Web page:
House budget fight frames partisan lines for elections' big issue

After hours of sharp, partisan debate Thursday that’s likely to be echoed around the nation this election year, the Republican-dominated House of Representatives approved, with no Democratic support, a federal budget plan that would slash popular domestic programs while sparing defense.

The partisan clash was a preview of the epic battle over federal spending and taxes that’s already the main issue in this year’s congressional and presidential elections. The GOP-authored measure, which passed 218-199, was an alternative to the estimated $110 billion in automatic reductions in domestic and defense programs scheduled to take effect Jan. 2 under the Budget Control Act enacted after last summer’s debt-ceiling debacle. All 183 Democrats participating voted no, and all but 16 Republicans voted yes.

The House measure is unlikely to pass the Democratic-led Senate, and the White House issued a veto threat, so it’s not going to be enacted. Any accord on an alternative to the automatic spending cuts is unlikely to be reached until after the November elections.

In the meantime, both parties are vowing to cut spending dramatically – and in the Democrats’ case, raise taxes on the wealthy, too – as centerpieces of their congressional and presidential campaigns. Their rival approaches to Thursday’s debate mirrored their campaign rhetoric.

“The bill’s unbalanced provisions fail the test of fairness and shared responsibility,” an Obama administration statement said. “At the same time as the House is advancing tax cuts that benefit the most fortunate Americans, (the bill) would impose deep budget cuts that cost jobs and hurt middle class and vulnerable Americans – especially seniors, veterans and children.”

President Barack Obama’s fiscal 2013 budget proposed to cut non-security domestic discretionary spending such as certain transportation and social service programs by $400 billion over 10 years. Such spending is expected to total about $450 billion this fiscal year.

He also has proposed a series of tax increases, including ending the George W. Bush-era tax cuts for people who earn more than $250,000 annually – which are due to expire at the end of this year – limiting deductions for the wealthy and imposing a higher tax rate on millionaires.

Presumptive Republican presidential nominee Mitt Romney, a former financial executive, proposes a very different approach. He’d push for a 20 percent across-the-board cut in income-tax rates, and an immediate 5 percent cut in non-defense discretionary programs He also would require federal agencies to show why the federal government – rather than states or the private sector – must provide a particular program or service, and would aim to reduce all federal spending to 20 percent of the gross domestic product by the end of his first term. It’s currently about 24 percent.

Before anyone is sworn into the presidency next January, though, Obama and Congress will confront the automatic cuts, part of last summer’s bitter negotiations that eventually allowed the federal debt limit to increase.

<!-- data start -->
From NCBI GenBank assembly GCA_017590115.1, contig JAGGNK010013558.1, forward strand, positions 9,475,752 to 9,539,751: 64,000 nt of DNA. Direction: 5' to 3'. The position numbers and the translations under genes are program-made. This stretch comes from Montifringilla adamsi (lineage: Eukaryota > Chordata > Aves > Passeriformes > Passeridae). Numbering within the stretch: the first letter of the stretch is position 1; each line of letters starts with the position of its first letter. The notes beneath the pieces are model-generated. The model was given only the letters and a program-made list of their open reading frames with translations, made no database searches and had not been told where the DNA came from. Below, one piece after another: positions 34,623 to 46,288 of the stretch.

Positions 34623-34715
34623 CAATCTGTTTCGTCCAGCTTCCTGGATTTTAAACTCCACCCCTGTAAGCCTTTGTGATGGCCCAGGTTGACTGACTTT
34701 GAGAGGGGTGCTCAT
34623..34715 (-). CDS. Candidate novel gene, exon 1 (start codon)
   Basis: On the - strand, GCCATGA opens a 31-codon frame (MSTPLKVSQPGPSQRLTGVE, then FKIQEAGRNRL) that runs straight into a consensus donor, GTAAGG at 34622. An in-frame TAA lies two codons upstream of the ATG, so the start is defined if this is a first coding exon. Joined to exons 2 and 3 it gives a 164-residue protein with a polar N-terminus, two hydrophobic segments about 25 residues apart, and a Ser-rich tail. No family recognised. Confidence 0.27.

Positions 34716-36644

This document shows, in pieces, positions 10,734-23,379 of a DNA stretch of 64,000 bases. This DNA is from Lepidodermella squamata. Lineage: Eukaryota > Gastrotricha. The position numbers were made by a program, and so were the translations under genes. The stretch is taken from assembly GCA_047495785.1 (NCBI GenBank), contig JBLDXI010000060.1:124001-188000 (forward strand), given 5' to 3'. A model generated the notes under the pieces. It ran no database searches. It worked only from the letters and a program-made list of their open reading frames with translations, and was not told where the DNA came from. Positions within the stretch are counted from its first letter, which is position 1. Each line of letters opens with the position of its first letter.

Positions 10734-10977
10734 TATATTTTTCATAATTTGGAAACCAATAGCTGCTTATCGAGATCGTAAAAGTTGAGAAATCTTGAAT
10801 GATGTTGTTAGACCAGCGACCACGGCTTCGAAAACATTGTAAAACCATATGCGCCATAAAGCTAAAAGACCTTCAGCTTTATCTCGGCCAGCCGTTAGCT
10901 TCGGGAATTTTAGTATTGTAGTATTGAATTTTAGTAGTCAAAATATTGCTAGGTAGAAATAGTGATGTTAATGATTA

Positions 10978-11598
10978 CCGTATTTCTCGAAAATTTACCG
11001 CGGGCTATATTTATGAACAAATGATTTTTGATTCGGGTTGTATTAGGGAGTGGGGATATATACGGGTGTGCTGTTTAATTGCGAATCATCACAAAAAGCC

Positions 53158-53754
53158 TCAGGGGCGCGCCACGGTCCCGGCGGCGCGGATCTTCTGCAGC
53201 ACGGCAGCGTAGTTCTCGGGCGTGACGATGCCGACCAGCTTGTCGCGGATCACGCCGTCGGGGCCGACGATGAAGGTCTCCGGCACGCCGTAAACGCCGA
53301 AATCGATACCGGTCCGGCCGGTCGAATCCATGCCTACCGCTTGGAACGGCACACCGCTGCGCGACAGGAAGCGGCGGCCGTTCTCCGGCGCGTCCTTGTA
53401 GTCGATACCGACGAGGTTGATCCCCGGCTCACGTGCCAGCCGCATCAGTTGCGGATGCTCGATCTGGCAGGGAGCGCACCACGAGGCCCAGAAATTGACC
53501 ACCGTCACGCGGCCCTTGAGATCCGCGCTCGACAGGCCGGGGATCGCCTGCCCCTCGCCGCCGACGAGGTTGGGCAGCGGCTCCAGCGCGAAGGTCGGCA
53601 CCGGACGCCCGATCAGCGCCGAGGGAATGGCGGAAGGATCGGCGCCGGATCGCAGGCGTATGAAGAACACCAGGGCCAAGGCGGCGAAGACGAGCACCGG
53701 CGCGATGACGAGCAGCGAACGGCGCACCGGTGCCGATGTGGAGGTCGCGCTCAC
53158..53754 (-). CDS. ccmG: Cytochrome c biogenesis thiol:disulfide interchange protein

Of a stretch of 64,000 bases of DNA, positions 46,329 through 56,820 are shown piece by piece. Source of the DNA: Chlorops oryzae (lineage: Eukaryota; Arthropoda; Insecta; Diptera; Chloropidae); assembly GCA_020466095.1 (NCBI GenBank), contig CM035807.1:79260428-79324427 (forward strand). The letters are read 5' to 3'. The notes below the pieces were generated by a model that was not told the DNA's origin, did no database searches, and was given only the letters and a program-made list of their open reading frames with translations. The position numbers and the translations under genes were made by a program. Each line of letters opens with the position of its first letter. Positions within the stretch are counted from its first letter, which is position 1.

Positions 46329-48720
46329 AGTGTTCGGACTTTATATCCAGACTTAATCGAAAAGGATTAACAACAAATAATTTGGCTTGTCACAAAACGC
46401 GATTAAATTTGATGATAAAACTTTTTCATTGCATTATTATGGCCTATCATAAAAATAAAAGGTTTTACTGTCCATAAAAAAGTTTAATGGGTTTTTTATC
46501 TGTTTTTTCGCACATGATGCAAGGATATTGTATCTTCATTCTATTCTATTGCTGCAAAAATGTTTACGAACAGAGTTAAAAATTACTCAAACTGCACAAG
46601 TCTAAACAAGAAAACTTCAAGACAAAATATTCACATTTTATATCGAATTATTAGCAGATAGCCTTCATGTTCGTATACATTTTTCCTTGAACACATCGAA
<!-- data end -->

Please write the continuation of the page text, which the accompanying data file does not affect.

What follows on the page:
Both parties want to tinker with those cuts. Defense Secretary Leon Panetta has told Congress “it’s totally irresponsible” to proceed with the Pentagon reductions. Republicans agree. But the two parties differ sharply on what to do. The House Republican plan would cancel coming Pentagon cuts, and would compensate for that by cutting more deeply into domestic programs.

Those reductions would involve programs Democrats long have championed. Food-stamp benefit eligibility would be tightened. Medicaid, the joint state-federal health program for the poor, would be cut. Regulators’ authority to close ailing financial firms would be curbed. Social service grants would drop, and job-training programs would be consolidated.

No one is trying to be cruel, argued House Budget Committee Chairman Paul Ryan, R-Wis. Republicans just want to slow the programs’ projected growth. “If we can’t have a civil debate about slowing the rate of spending,” he said, “we’ll never get this under control.”

He also delivered what’s become a refrain for Republicans: “The sequester (automatic cuts) is not good government. We thought the purpose of sequester was that Congress isn’t governing,” he said, so Republicans are trying to do so.

Majority Leader Eric Cantor, R-Va., drove the point home: “The president and his party seem to be choosing to sit idly by and let the devastating cuts in the sequester take effect, rather than putting forward a plan of their own or supporting ours,” he said.

But he was incorrect, and Democrats were angry about it.

The Democrats had crafted their own plan, but House GOP leaders wouldn’t allow it to come to a vote, saying the proposal wasn’t in compliance with a House rule. The Democrats would have saved an estimated $116 billion, with more than two-thirds of it coming from higher taxes on millionaires, ending some tax breaks for big oil and cutting agriculture subsidies. The rest would come from spending reductions.

Rep. Sheila Jackson Lee, D-Texas, called the GOP plan “oppression.”

“We agree the automatic, indiscriminate meat ax cuts . . . are the wrong way to reduce the deficit. We need a responsible alternative,” said Rep. Chris Van Hollen, D-Md., the Budget Committee’s top Democrat. It makes sense, he said, to close tax loopholes and raise taxes on millionaires. But, he said, Republicans want a “lopsided approach” that cuts spending but offers no tax increases.

Without more revenue, “your budget has to whack everyone else, and that’s what they did,” Van Hollen said.

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